Today we are proud to launch the Keep Canberra Safe campaign, urging Labor to protect the young people in our community by taking a new health-focused approach to drug use and trialling a pill testing service.
Australians – often young Australians – are tragically dying from adulterated ‘party drugs’ and there is a well-established process we can take to help minimise this harm. The reality is that most drug takers are unaware of the origin and chemical make-up of what they put into their body. For example, the MDMA content in an ecstasy tablet can vary widely and new synthetic drugs are constantly appearing on the market.
Pill testing involves a simple, on-site test by medical experts, using portable laboratory grade equipment, that allows festival-goers to have a pill or pill scraping tested for toxic impurities that could harm or potentially kill them. This information can quickly be communicated publicly to warn people of specific dangers, preventing potential injuries and deaths.
The ACT Greens believe that it is incumbent on us to move beyond the failing ‘law and order’ approach and take action to prevent harm where we can.
Pill testing is a harm reduction measure that has been shown to work in several overseas countries. In Austria, two-thirds of drug users who were informed by a government-funded pill testing service of potential toxic harms decided not to consume their drugs, and told their friends not to either. In Australia, 76% of participants in a hypothetical study reported they would not take a pill with ‘unknown’ substances in it.
Often, it is young people who try so called ‘party drugs’ – such as ecstasy or MDMA – when they are at music festivals. In 2015 alone, ‘party drugs’ claimed six lives at Australian music festivals and there were countless overdoses. At Sydney’s Stereosonic festival, a young woman died, 120 people were treated for drug-related issues and nine others were taken to hospital. Already this year, three young people have died in Melbourne from drug overdoses and at least 20 have been hospitalised. Two young men from the Hunter region of NSW also died horrific deaths after overdosing on synthetic drugs.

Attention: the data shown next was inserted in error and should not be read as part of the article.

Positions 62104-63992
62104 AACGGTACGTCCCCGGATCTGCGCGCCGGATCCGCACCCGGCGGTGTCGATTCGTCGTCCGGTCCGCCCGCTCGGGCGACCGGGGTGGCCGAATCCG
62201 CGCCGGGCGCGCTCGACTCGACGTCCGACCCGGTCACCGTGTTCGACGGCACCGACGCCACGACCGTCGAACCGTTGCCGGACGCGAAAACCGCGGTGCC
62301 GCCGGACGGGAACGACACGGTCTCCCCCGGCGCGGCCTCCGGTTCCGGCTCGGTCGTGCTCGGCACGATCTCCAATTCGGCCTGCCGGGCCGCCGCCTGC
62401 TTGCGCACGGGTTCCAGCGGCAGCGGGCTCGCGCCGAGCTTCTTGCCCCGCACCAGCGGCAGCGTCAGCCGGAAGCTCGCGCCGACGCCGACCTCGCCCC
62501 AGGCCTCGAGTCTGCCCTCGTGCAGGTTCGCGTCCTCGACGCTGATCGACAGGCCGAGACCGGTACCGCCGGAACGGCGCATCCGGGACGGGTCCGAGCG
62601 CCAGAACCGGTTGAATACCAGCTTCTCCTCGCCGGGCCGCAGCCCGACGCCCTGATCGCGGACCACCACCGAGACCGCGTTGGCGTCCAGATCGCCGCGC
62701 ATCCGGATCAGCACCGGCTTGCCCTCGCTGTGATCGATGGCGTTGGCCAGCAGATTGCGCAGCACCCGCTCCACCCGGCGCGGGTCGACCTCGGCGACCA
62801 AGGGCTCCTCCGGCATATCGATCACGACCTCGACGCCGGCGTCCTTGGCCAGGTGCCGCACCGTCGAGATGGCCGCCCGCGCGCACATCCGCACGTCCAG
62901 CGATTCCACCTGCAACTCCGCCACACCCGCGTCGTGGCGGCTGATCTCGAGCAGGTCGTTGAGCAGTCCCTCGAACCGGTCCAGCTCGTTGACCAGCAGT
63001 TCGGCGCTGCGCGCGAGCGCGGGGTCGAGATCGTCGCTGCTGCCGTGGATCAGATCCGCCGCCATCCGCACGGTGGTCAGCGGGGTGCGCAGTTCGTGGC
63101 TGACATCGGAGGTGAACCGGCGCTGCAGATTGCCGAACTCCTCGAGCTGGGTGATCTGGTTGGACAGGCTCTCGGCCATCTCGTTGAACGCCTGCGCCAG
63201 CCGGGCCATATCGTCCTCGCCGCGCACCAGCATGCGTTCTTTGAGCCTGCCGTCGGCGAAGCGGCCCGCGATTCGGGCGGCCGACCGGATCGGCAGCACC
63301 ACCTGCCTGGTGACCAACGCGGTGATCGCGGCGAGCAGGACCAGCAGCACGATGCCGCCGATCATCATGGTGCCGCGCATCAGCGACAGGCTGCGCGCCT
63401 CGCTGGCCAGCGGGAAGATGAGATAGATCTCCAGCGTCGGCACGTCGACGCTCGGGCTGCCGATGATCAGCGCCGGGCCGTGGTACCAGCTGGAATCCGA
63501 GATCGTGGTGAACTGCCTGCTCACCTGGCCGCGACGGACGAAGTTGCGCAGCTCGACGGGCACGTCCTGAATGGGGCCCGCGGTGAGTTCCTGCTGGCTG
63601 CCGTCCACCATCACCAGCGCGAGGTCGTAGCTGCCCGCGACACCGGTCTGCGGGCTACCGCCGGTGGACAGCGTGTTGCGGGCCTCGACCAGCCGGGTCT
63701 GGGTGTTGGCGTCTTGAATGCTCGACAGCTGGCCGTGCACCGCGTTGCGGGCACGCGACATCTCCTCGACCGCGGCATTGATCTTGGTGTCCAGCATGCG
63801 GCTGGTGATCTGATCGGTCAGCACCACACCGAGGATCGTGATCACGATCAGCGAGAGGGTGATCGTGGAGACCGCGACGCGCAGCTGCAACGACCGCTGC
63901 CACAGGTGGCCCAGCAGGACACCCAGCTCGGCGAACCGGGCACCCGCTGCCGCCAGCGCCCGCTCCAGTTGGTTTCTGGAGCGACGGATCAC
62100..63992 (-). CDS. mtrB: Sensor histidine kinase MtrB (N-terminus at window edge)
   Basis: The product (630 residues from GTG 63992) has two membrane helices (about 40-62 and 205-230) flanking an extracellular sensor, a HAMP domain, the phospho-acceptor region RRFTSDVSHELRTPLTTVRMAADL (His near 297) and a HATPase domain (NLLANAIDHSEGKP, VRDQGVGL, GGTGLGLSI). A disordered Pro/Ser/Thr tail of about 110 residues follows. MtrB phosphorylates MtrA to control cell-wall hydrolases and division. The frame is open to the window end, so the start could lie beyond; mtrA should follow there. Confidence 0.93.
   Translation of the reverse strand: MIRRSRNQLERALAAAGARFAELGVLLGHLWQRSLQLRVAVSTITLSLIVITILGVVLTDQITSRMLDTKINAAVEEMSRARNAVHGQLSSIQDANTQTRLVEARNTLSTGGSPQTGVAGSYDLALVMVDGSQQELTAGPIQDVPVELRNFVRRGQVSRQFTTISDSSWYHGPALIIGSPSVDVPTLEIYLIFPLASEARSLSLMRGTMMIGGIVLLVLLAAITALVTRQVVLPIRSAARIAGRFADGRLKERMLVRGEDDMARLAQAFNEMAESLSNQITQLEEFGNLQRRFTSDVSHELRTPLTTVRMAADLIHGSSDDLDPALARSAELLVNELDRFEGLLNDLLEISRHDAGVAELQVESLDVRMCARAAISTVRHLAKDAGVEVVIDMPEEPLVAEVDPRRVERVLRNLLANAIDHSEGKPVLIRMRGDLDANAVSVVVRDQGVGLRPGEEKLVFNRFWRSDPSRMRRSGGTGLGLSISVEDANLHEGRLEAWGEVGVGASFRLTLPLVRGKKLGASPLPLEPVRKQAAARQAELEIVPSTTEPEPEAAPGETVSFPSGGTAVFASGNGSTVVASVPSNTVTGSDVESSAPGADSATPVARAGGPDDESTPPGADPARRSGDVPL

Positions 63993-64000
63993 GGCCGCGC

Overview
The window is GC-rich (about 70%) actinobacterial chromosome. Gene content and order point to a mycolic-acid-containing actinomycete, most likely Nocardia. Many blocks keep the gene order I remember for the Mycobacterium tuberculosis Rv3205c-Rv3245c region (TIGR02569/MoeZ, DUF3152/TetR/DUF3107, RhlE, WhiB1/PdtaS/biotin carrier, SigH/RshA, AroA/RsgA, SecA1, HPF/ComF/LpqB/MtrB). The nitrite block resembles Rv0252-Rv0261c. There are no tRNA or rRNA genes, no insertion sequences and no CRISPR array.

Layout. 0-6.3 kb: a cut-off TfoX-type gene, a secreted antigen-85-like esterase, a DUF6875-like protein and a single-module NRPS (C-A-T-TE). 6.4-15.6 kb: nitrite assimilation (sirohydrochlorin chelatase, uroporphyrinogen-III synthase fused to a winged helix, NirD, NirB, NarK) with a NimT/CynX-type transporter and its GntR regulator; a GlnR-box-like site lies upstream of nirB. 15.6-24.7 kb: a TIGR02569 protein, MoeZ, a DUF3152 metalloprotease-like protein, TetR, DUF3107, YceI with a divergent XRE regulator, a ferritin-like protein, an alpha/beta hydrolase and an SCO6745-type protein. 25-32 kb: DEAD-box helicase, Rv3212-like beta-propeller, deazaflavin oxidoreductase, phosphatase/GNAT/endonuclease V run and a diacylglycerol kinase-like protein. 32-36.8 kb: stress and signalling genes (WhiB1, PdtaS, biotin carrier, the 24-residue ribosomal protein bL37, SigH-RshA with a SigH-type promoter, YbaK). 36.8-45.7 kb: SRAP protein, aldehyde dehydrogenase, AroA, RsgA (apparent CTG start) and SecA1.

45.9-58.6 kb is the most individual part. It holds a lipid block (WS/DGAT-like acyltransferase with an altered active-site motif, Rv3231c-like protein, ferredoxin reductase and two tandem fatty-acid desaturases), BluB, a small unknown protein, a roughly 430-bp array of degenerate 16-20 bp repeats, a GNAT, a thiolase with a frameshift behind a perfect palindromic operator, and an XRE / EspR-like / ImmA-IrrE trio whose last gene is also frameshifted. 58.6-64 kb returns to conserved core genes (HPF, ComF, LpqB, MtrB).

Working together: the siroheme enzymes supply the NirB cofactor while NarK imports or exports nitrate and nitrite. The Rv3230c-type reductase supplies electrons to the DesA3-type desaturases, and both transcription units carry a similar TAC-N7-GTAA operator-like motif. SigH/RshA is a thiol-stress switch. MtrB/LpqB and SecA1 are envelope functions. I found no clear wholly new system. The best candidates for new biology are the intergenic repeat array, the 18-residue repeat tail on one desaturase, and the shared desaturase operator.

Pill testing, as a harm reduction measure, can work hand in hand with enforcement and education initiatives. Police can still operate at festivals where pill testing occurs, targeting drug suppliers, rather than those accessing the testing service. Fortunately, pill testing services collect extensive data on the types and composition of drugs that are in circulation, which is invaluable to police in their broader drug-prevention efforts.
The Greens are calling on the ACT Government to sanction and support a trial of pill testing, to prevent harm and to save lives. Canberra is an ideal location to get this initiative started. The ACT Government already has the power to authorise bodies to do pill testing. Police already exercise discretion by not targeting people attending drug and alcohol services, because they understand the benefits they provide. We are small enough to keep a trial controlled and manageable, but we are big enough to have several large, well-attended music festivals.
Without proper pill testing we will continue to place our young people at considerable risk that could otherwise be avoided.
For a pill-testing trial to be successful, it will require the co-operation of government, health experts, police, festival organisers and the broader community. That’s why today I’m urging ACT Chief Minister Barr to keep Canberra safe by committing to a pill testing trial before more young people are harmed.
Sign the petition to help Keep Canberra Safe today: www.keepcanberrasafe.org.au.